22nd February 1961

February 22nd 1961



My Dearest Maureen,

Went to Messing meeting this morning and had an interesting time. It seems hard to believe but I spoke for nearly an hour bringing up various points ranging from the introduction of fresh fruit and fresh bottled milk to the daily menu, to the dirty state of the whole place.  I carried on about the dirty plates, tables, floor etc and also requested that an old cutlery rinse be attended to as it stunk something ‘orrid.

I did also say how much the meals have improved since the new Catering Officer had been with us.  He took the bait just fine and after that he agreed with everything I said.  It’s good talking to the senior ranks on an equal footing.  There are just us 4 airmen who represent 1500 living-in airmen and it’s up to us to put forward constructive proposals and any complaints received.

We have been granted access to the Catering Officer to raise complaints at any time.  Also, we may wander around the kitchen if we wish, just to check what goes on.  Today I was called a forceful person with a ‘never say die’ attitude, which is very complimentary.

It has been a marvellous day today.  The weather was just great and after said meeting I went back to work to find three letters waiting for me.  Quite honestly I didn’t expect letters this morning because only yesterday I received eleven Maureen Brown – type pages.  So, in two days this ‘ere lucky lad has received 22 wonderful pages.  Life is wonderful sometimes.

Other letters received today were from two of my sisters.  One from Marian, she is the 19 year old that intended to join the WRAF.  She has since changed her mind, which is a big relief to me. She would have been silly to join that mob.  She has also accepted the fact that her notorious brother has been tamed at last.  She writes: ‘How are you.  Thanks for your very nice letter.  That’s smashing news about you getting engaged at Christmas.  What’s her surname?  How old is she?  Where does she live?  It’s no good asking if she’s nice, she obviously is?’  Typical woman always wanting to know everything.  I have always got on well with my sister and we always share our secrets.  She is sworn to secrecy about next Christmas engagement.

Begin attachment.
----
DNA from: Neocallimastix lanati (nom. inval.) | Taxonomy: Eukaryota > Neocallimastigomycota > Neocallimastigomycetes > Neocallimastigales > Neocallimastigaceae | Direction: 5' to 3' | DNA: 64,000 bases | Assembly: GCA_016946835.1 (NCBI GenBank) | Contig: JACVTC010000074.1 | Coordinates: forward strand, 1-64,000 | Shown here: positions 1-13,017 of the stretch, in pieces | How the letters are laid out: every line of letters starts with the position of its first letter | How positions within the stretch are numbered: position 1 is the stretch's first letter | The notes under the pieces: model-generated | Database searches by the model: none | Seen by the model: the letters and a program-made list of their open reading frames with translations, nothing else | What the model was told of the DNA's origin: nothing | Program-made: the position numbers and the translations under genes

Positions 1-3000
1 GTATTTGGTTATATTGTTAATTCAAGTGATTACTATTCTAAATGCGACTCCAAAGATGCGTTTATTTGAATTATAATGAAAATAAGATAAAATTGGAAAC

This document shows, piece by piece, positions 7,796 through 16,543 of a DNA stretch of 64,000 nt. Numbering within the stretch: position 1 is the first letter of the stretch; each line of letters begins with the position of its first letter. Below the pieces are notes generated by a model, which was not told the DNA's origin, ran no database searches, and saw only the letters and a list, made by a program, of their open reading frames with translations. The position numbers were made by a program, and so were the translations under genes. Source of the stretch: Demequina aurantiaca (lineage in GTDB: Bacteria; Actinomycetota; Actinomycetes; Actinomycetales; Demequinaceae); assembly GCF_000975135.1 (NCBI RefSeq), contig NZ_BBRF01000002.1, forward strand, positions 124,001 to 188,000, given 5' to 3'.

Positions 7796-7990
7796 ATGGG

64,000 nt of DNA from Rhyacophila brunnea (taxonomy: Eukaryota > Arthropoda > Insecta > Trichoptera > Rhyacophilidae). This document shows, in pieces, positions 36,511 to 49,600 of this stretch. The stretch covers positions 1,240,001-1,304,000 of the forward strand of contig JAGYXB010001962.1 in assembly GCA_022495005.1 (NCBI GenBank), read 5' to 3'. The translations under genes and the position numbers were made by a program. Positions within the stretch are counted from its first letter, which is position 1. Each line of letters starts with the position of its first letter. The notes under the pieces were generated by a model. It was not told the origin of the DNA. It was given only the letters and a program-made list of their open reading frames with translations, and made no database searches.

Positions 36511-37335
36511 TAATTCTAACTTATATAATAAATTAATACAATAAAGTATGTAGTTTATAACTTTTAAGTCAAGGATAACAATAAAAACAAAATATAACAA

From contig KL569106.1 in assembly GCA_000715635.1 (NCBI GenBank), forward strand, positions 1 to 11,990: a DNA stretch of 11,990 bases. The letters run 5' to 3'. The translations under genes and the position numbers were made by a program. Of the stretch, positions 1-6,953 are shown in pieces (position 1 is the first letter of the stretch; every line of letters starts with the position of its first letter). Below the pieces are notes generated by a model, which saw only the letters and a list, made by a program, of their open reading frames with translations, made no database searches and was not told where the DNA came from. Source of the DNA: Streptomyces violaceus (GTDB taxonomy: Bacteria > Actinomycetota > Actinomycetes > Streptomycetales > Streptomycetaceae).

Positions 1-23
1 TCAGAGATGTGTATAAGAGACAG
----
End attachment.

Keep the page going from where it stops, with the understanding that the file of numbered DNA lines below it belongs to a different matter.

She says my nephew Richard built a bird table for their garden and everybody trying to be nice said how good it was.  He has now built three more and stuck them in the garden.  Apparently the birds have been sitting on the clothes line trying to work out what they are.  Still, the lad seems to have the right idea about being helpful to others which is the main thing.

The other letter was from my sister Irene (Rene to you).  She has yet to hear all about Miss Maureen Brown but being a woman wants to know everything.  She writes ‘hope you are behaving yourself and how’s your love life?’  She goes on to invite me over to see them one weekend next time I’m home.  She says the kids would love to see me.  Don’t know about that, they almost murdered poor old me the last time.  Young Mike plays football and every time I’m around he seems to be practicing penalty kicks against my shins.  Whenever I catch him and hit him on his ‘you know where’ his sister Christine belts me from behind.  It’s all go – kids! – but they are great.  My brother-in-law also has words to say about West Ham United, he supports Spurs.

Heard good news today, I was told confidentially that I needn’t bother to buy Jersey, RAF Pattern, one, for the use of… (as it says in the book)

All that jazz about the jersey means that in early April I’ll receive about £3 – 10s to my credit in hard cash, this being unspent clothing allowance.  Perhaps you will understand now why I didn’t buy myself a new working blue uniform.  It’s all money.  Now, let’s see what I can do with this newly acquired wealth – oh yes, your birthday in May, so mustn’t forget to put 9d away for card, birthday, one, for the use of.

You ought to have seen this room last night.  A dozen slobs drinking whiskey etc, playing cards and smoking like old chimneys.  Being a good lad your Alan abstained from this gathering.  You can have too much of a good thing and I’m sure you won’t want an old boozer for your husband, so it’s best that the taste isn’t acquired.